Pictorial evidence of my shame and anger.



Silver lining: I really like the buttons. And the back. Let’s focus on those two elements. And the fact that Annie loves me enough to like it and wear it.

famous last words

Hello there everyone. Can y’all guess which incredibly inaccurate and foolish sentence came out of my mouth not even a month ago?

“I’m totally not doing any knitting for Christmas gifts this year.”  “I’m in the middle of destashing and not buying any yarn, and it’s going really well.”

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If you were the shrewd, cynical consumer of Internet information like I know y’all are, and you guessed that I actually said BOTH of those things, then well shucks, you’re right. Ugh. Just ugh, you guys.  Up until the beginning of August, I had only purchased two skeins of yarn for all of 2014. Just two!! I was feeling very smug about my 3 out, 1 in challenge/promise/thing. And then that fricking Knitpicks sale came along and ruined everything.

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In this gorgeous pile of shame I have enough yarn for gifts for David, my mom, dad and sister, a friend or two, and maybe even a lil’ sumpin sumpin for myself. I’m terribly torn between excitement and shame about this most recent yarn acquisition. Alas, alack.


elegant octopus

Every now and then, I feel a strange hankering for a really difficult craft project.  A seriously fiddly, pain in the ass project.  It’s usually when I a) haven’t been doing much crafting lately and b) the crafting I have been doing is unchallenging and repetitive (stockinette sweater body, I’m looking at you).  As you can probably guess, this happened to me recently.  I found myself thinking “Man, I really need a project that is going to make me really need to focus, and probably frequently swear under my breath.” (What is wrong with me?) So I picked up the Knitted Amigurumi Sea Creatures book again and chose the octopus pattern.  I made the jellyfish last year, and while the project was fun, it definitely introduced me to some new and challenging techniques (and for some reason, I couldn’t make the jellyfish look like the one in the instructions although I’m pretty sure I followed the directions right – gah).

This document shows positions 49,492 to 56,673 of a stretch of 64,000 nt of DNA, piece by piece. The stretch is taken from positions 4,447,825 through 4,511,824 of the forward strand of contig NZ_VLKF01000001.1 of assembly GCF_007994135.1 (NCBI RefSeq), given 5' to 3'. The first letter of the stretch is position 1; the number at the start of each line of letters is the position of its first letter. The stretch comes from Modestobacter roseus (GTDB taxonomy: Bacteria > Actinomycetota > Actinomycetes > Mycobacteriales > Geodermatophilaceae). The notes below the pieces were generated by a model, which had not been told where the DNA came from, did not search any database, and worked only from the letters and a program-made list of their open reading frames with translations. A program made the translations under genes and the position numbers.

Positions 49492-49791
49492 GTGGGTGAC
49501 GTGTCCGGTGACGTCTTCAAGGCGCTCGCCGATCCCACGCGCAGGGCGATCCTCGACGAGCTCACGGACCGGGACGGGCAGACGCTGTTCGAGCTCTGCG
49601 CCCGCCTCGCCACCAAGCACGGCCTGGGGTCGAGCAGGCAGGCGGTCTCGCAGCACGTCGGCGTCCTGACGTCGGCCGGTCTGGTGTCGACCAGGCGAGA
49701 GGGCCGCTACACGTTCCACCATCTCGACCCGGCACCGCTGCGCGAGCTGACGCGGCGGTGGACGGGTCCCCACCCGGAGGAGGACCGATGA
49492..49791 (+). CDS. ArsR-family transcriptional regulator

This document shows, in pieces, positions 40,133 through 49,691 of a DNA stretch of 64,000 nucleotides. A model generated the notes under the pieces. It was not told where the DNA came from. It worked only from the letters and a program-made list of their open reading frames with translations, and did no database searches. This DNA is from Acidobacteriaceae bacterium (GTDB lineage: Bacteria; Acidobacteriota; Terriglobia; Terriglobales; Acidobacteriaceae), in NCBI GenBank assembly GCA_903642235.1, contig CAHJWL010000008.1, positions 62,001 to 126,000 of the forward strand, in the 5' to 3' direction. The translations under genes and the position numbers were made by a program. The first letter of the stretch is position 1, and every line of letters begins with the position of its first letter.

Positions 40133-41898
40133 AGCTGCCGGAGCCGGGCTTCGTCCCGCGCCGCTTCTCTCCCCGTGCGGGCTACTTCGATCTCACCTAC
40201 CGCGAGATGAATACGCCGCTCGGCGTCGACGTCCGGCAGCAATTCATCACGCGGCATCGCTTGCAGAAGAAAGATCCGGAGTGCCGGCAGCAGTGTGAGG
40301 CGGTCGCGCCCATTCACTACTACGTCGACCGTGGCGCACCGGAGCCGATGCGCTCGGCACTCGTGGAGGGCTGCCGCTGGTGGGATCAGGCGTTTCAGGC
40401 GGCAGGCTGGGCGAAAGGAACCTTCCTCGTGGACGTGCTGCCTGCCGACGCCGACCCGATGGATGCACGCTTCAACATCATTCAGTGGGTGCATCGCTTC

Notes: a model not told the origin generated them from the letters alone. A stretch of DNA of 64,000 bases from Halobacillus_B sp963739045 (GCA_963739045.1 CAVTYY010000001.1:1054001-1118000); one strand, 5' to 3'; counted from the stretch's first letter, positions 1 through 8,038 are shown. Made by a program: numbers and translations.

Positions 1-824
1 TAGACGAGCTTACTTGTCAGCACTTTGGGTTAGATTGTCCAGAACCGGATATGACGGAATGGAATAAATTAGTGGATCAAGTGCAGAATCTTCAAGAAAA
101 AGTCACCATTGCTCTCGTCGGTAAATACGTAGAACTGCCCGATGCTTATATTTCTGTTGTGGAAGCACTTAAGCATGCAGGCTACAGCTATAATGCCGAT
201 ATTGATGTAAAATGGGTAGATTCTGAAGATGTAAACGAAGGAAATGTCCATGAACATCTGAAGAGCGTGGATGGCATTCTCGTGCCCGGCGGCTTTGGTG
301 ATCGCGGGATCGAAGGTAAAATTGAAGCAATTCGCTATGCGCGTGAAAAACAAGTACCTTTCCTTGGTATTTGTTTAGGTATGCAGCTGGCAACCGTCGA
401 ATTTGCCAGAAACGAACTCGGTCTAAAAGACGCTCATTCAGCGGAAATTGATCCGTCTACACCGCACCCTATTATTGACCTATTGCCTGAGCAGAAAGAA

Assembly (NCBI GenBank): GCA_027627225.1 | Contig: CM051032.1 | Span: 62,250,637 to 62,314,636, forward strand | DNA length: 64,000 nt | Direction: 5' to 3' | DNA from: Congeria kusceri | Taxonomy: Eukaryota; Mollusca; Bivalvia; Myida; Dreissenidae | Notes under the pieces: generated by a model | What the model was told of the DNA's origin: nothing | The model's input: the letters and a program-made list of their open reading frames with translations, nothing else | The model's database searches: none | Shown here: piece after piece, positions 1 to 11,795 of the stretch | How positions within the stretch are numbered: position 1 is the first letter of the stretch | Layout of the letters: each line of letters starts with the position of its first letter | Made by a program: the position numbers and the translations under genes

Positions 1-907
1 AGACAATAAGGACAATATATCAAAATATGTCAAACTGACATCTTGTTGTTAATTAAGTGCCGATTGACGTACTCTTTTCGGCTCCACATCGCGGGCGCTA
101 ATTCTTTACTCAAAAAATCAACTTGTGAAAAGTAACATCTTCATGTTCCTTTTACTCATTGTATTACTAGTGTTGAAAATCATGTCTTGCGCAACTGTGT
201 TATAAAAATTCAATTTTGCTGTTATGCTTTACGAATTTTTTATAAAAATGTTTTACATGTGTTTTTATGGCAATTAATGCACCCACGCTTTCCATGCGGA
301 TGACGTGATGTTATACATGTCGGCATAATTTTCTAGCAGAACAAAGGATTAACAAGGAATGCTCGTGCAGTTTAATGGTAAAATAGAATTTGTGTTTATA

Here’s the finished product!  It was definitely fiddly, although perhaps not quite as impossible as I was expecting. There were some tense moments though: by the time I cast off the mantle, I realized that I had been gripping the DPNs so tightly that I couldn’t feel the ulnar side of my right hand.  It’s still tingling more than 24 hours later.  Nerve damage by knitting. Could I be any more metal?


On another note, have you ever taken a few minutes out of your day to learn how awesomely, terrifyingly intelligent octopuses are?!?!? Seriously folks. They play! They have personalities! They are capable of very subversive sneaking around and rare fish consumption in aquariums! While knitting this thing, I went on an octopus information overload and basically just read a bajillion stories about how smart these excellent creatures are. In case you are interested in doing the same thing, here (and here) are some reading materials.

hallo there

Dobby is a free elf, Smeagol is free, nobody puts Baby in a corner, etc. The boards are over and I could not be happier.  In terms of undignified and epic knowledge dumps, taking Step 1 was analogous to giving birth in the bathroom at one’s high school prom. Not that I’ve done that to know what that’s like. But let’s move on from that. I’ve had the most magnificent two weeks off: first in California, and then at home. Much knitting, reading, sleeping and whatnot was had.

David and I visited his parents for a week, and we all headed to Yosemite over Easter weekend.  It was pretty magnificent knitting with this as my background.